Strategy is often practiced with a bias toward frameworks and the assumption that the goal is accepted & well-known. Frameworks are the dogma of high-end consulting firms while the “obvious goal” is a tool worshiped by Milton Friedman-style executives and election-mode politicians. Both heuristics assume that the world is static in one or more ways. By relying on frameworks, one imagines that social physics (economics, business, org theory, etc.) can ignore friction while denying the possibility of fundamental relativism in some or all variables. Frameworks feed the assumption that there is an obvious goal: Porter’s 5 Forces suggests the goal of industry domination, SWOT analyses suggest that winning means being the strongest player with the best opportunities and safety from external forces.
What does a strategist do when the goal is unclear, traditional winning is impossible or undesirable, or the variables feeding a framework are irrelevant? Enter a time of fundamentally relativistic frameworks and the possibility that maximizing value and winning are false gods. Not only are industries unbounded and fluid in competitive markets (making the 5 forces rather less useful), but creating the maximum shareholder value or winning an election may work against goals that have grown harder to clearly measure (and may need to be changed).
If a harmonious society is the goal, is it better to have one party sweep the other and leave part of the country feeling underrepresented? Is harmony worth other compromises that might be required (equality, prosperity, safety)? When the goal, the tactics, and the relevant questions become vague and potentially unknowable, society quickly reverts to that seductive master: narrative. Sir Lawrence Friedman ended his useful book, Strategy: A History, by suggesting that narrative was the newest frontier in strategy. I’d like to suggest that while narrative may be effective as a tool to manipulate or achieve goals, it would be useful to examine whether narrative as a means doesn’t take us away from our true ends as a civilization. If self-determination and individuality are important, what happens to those ends when the keys to countries and companies are held by the number one manipulators, even if they’re narrating to get us to goals we agree with?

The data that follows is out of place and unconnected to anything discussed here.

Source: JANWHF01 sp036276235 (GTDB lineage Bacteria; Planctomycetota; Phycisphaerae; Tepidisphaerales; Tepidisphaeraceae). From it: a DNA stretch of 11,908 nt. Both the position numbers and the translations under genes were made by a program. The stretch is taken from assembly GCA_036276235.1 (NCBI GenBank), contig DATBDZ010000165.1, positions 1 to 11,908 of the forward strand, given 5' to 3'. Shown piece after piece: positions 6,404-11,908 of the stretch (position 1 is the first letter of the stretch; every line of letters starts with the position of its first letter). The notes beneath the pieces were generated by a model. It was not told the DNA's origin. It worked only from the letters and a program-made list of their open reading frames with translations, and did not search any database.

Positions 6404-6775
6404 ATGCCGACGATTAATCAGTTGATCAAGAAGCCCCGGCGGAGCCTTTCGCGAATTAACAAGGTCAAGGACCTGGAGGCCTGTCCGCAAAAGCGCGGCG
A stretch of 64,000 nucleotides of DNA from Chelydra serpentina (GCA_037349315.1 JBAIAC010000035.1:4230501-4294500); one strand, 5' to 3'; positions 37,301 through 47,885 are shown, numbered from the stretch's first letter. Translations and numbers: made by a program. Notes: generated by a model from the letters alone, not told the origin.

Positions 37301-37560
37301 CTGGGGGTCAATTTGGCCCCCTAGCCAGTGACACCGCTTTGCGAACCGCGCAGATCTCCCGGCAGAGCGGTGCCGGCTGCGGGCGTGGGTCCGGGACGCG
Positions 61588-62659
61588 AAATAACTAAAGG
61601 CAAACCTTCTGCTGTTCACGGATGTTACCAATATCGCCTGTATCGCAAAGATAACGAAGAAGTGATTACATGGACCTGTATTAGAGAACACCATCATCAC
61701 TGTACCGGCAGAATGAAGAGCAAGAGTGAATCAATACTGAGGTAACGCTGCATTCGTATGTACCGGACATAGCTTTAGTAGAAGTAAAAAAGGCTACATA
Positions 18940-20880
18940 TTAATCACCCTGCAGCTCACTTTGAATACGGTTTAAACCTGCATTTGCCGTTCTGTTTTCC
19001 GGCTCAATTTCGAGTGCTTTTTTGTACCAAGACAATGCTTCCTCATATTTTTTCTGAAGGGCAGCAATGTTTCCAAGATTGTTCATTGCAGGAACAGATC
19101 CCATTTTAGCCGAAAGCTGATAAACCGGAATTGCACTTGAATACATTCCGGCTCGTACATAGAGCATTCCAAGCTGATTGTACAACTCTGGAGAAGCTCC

The answer is not a complete one, but I think it’s a place to start. When deeply held core values start to come into question, we have to dig deeper than is typically comfortable. Instead of being satisfied with the question, “how can my organization succeed?”, we must ask “why do we organize?”, “what is the purpose of prosperity?”, and “how does a value exchange between two individuals happen in a freely chosen, mutually comprehensible way?” These deeper questions may lead to doubt about the morality of some narration, the legitimacy of some frameworks, and the definition (or usefulness) of winning.
The strategist must decide whose side he or she is on. Is allegiance to an identity? To a philosophy? To a group or individual leader? Or to oneself? Or perhaps sides are being washed away as well, but I submit that strategy requires the taking of a perspective. To merely describe the world without taking a stance is, to Hunter S. Thompson’s point, probably impossible. Perhaps Gonzo Journalism’s inheritance will go to Gonzo Strategy; it would at least be more fun than BCG matrices and opinion polling.